A Midsummer Night's Dream is basically a fluffy horror novel (and yes, I'm well aware of the strangeness of that statement). The novel is really fun, and still characterized with the horror and humor of Stine's other books. It was a purely entertaining read for me, bringing back memories of the days I'd hoard my Goosebumps novels. It's basically like watching those horror b-movies, the ones that are predictably silly and mostly gory, but still purely entertaining if only to scare you out of your wits. If that's the kind of read you're in the mood for, then this novel definitely fits the bill.


  1. Yikes. This has to be the third or fourth negative review I've read concerning this book, and I can't say I'm surprised. It sounds as though R.L Stine has stagnated and is still re-hasing the same storylines and tropes that made him popular in the 1990's (Which was, coincidentally, the last time he was truly relevant) It sounds like this is definitely not the book for me, as you've identified a lot of the same problems that I experienced with Gretchen McNeil's Ten.

    On the plus side, at least it's one less book I feel compelled to read. My ever-growing TBR list can always used a little break! ;) Great review, Alexa!

  2. I was quite curious about this one, mostly because I adored R.L. Stine's books when I was younger. I doubt they'd have the same effect on me now, though. It's a shame that this wasn't as strong as it could have been, but I'm glad you found it quite entertaining overall. I'm not too interested in picking it up any time soon, however, but I won't cross it off the list altogether. Great review as always, Alexa!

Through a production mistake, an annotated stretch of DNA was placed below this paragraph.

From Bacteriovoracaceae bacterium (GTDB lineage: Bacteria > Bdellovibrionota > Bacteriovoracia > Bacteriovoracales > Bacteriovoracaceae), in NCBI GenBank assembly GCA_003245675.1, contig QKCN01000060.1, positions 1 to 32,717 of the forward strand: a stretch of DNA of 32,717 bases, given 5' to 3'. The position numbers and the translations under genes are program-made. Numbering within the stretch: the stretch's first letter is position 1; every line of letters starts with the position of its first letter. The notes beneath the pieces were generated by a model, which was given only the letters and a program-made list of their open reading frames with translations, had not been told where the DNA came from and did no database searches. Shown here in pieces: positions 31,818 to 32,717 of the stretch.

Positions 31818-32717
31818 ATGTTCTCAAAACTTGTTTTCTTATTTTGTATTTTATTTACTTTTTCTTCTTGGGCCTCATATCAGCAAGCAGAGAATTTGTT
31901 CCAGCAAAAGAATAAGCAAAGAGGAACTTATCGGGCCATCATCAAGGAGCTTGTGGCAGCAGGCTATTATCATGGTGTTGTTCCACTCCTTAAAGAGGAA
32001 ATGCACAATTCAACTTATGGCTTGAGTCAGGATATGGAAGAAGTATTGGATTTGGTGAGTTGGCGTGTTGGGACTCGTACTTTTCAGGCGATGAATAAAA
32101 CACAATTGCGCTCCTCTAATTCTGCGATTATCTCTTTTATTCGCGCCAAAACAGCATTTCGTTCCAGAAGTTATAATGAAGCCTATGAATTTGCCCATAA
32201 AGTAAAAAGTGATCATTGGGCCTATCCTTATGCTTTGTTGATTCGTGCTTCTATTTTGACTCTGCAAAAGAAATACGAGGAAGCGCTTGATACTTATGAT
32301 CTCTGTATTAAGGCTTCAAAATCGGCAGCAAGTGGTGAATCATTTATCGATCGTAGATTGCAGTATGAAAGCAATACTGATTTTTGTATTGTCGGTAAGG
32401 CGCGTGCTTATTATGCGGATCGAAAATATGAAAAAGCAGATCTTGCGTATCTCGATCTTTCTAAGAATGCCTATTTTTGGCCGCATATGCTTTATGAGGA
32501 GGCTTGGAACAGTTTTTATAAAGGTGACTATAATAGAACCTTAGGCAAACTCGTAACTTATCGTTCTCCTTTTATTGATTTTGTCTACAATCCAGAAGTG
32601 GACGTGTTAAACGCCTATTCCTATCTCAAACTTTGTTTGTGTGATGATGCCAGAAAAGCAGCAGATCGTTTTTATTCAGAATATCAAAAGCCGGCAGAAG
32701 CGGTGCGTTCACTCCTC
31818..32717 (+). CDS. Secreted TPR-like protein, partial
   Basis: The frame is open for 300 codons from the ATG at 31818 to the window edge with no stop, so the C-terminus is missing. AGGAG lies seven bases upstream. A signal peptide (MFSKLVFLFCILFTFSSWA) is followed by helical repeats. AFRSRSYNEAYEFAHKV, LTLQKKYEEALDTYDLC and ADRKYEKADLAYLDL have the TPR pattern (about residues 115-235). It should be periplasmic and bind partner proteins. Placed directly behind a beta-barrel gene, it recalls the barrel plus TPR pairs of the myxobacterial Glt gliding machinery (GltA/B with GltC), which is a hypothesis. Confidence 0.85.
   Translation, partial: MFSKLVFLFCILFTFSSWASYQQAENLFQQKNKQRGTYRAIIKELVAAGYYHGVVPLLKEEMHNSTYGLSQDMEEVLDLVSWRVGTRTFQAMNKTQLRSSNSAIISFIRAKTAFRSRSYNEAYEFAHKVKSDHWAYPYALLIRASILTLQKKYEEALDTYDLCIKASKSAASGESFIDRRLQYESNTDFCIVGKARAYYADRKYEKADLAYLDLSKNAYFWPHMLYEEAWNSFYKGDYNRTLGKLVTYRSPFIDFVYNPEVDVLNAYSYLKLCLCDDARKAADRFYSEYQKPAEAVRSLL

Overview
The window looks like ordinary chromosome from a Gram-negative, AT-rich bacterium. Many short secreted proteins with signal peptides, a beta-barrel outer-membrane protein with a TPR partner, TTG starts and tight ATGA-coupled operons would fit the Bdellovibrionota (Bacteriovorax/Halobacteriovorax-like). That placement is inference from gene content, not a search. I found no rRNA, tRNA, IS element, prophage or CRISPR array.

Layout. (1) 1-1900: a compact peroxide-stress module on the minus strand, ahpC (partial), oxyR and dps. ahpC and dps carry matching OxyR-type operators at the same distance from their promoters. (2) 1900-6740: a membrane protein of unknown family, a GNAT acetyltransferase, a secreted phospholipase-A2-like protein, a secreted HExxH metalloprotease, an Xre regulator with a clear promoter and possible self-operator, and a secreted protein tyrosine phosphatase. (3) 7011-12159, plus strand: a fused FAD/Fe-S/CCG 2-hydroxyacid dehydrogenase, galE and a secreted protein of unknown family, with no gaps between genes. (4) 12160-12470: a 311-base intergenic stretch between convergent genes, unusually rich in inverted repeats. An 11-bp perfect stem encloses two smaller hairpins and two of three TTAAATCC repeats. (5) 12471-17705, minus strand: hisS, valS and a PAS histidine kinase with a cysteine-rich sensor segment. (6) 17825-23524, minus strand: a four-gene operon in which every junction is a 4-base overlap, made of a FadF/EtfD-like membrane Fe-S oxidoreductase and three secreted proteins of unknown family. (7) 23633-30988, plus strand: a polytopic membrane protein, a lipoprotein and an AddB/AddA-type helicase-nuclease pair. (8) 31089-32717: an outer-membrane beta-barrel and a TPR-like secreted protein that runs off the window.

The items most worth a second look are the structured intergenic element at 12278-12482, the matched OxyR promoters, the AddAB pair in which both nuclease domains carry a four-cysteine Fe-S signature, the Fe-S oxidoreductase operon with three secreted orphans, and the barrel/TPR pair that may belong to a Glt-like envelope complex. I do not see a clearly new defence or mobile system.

3. I see R.L. Stine and my instinct is OMG NEW BOOK MUST READ! But then I remember last year's "Red Rain" disappointment and... well, I just understand your meh feelings.

    I think I've just outgrown RL Stine, disappointing as that is.

  4. "fluffy horror novel" is just so wrong! bahaha. I would hate this book so hard I know it. I guess if I was looking for a child-like horror but... yeah that's not for me. I'm glad you didn't absolutely hate it at least. I did love my Goosebumps collection, too! But I was 10.

  5. Aww. It's a shame this wasn't better! I mean, R.L. Stine! But the lack of Shakespeare and lack of complex characters give me pause. Maybe I would have enjoyed this as a kid, but not now. Sad.

  6. I can tell this isn't going to be a book I enjoy. If I read a horror novel, I don't really want fluff, you know? It's really the fact that there's so little connection to a Midsummer Night's Dream that's disappointing, though. Thanks for your thoughtful review!

  7. When I first got an ARC of this I kind of assumed that it would be like a Goosebumps novel, only for an older crowd so I am not surprised to hear that this is what you felt while reading it! I do think I will still read it so that I can reminisce about my Goosebumps days :] Sorry that you didn't love this one though!

  8. So basically this is the book to read when you want to be entertained. I can dig it. I have to admit I freakin LOVE the cover of this book and initially wanted to read A Midsummer's Scream because of the cover. Also, I realize this isn't the best book you've ever read, but at least it delivers on the promise of a B-movie-esque read. :-)

  9. I've read only bad things of his last book, but this one sounds interesting! I love a good horror book ... even if it compares to a b-movie. :)

  10. I have this one on my TBR but I thought it really was a children's book. Interesting that it is actually geared towards an older group.